Elder abuse helpline makes a difference in its first year


An elder abuse response service is making a small but significant difference in Central Otago.

Although there have only been about six calls fielded by Alexandra based Age Concern field worker Marie Roxburgh since the helpline’s launch almost a year ago, those people have been able to get the help they needed.

“One family member I know was so grateful to have that number to ring because they were worried about a neighbour,” she said.

“We have since taken that case on and done a lot of work so it’s been great.”

The elder abuse response service, launched by the Ministry of Social Development (MSD) in July last year, features a national helpline.

Callers are triaged and then directed to their regional provider.

In its first five months, the service received 2119 calls and referrals nationwide.

From those calls, the service now has 1311 clients on its books.

MSD office for seniors spokesman Steve Janes said the role of the service varied, depending on the clients’ needs.

“Initially, providers will identify if abuse is happening, assess the risk and bring in the police if necessary. More commonly, case workers will make a plan with the client, outlining the actions they need to take.”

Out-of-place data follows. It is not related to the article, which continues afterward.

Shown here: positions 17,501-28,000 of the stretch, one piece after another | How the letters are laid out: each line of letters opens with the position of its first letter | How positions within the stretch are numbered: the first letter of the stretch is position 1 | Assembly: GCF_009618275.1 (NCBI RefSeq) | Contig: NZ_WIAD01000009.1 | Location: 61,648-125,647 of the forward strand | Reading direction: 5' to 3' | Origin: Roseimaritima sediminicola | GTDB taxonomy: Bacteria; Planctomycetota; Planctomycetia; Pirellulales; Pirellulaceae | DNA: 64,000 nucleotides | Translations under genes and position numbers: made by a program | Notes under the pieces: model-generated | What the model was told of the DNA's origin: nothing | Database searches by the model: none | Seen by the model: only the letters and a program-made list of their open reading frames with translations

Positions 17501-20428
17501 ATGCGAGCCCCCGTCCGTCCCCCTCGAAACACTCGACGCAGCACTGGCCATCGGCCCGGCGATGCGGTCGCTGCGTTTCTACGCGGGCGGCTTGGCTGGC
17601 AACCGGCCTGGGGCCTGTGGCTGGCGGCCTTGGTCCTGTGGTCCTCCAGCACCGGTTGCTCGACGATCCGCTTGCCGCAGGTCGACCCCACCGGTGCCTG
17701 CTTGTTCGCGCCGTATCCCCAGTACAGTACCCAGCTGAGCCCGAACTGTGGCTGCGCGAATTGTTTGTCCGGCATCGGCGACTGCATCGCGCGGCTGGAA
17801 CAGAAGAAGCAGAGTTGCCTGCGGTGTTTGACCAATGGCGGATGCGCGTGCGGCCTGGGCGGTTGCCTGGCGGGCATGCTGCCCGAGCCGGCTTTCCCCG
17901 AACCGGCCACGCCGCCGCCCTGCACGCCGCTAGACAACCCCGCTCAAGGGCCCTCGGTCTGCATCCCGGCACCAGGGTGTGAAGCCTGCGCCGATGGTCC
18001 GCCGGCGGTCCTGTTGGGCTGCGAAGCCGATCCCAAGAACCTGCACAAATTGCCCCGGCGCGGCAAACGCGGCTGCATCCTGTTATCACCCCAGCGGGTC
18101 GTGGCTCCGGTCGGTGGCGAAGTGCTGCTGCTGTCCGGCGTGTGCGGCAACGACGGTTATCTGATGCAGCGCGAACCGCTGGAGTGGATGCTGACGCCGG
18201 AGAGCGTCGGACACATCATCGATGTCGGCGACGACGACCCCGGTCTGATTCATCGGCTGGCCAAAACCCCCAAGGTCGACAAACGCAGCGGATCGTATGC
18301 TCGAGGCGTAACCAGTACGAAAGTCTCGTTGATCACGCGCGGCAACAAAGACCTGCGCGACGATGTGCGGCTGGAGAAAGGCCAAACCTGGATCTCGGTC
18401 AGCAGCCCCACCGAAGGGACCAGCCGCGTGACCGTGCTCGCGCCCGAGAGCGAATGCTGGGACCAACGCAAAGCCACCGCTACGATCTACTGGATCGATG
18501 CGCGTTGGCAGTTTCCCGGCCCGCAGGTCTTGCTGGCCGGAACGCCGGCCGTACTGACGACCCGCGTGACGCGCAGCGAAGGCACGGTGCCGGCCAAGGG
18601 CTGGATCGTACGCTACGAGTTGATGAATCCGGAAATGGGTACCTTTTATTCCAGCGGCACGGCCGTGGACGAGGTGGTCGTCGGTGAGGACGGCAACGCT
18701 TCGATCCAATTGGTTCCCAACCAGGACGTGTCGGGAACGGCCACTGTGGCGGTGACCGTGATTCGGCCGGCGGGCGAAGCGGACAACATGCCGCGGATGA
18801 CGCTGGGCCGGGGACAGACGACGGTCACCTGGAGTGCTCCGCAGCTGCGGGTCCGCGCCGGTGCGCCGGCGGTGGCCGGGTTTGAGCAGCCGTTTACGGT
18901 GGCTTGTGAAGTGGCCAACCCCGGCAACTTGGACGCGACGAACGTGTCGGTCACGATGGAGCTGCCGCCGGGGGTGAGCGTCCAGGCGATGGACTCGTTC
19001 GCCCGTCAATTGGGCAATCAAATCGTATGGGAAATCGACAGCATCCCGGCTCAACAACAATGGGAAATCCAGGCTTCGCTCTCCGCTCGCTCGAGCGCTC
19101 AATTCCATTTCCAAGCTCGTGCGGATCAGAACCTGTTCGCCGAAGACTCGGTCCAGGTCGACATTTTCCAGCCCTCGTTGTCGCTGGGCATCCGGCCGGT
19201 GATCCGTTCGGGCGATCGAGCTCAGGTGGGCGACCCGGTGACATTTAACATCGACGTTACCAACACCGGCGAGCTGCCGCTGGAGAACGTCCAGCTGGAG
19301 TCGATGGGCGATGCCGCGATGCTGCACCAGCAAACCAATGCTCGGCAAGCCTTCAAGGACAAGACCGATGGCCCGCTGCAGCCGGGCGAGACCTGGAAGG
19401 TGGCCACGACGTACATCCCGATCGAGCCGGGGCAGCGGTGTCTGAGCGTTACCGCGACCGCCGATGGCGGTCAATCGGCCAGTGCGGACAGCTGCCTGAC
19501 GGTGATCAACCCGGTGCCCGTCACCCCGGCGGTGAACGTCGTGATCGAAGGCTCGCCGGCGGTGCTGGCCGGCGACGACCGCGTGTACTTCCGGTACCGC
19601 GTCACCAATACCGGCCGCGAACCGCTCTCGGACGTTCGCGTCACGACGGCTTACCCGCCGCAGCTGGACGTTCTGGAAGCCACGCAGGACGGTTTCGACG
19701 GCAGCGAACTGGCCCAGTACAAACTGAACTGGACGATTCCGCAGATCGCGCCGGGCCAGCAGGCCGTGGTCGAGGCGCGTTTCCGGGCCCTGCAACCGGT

The client will then be referred to other agencies and services for legal advice and support.

Mr Janes said although national figures have been released, it was not yet known how many of those callers were from Otago.

However, Mrs Roxburgh could confirm she had received about six calls.

Other people requiring assistance have also visited the Age Concern office.

“A lot of them have just been misunderstandings, but a lot of them have taken a lot of work,” Mrs Roxburgh said.

Most of the concerns raised through the helpline related to financial abuse, she said.

“People don’t always understand the rights of an older adult, and their rights to have their own money and do with it what they like.”

Mr Janes said the significance of elder abuse on an older person, their quality of life and that of their family, can be devastating.

“At its worst it can result in a long-lasting decline in health and wellbeing, social isolation, loss of independence resulting in the need for residential care, and premature death.

“Older people who have experienced financial or material abuse can face significant and ongoing material hardship.”

Mr Janes encourages people dealing with abuse to “reach out” to the elder abuse response service to get the help they need.

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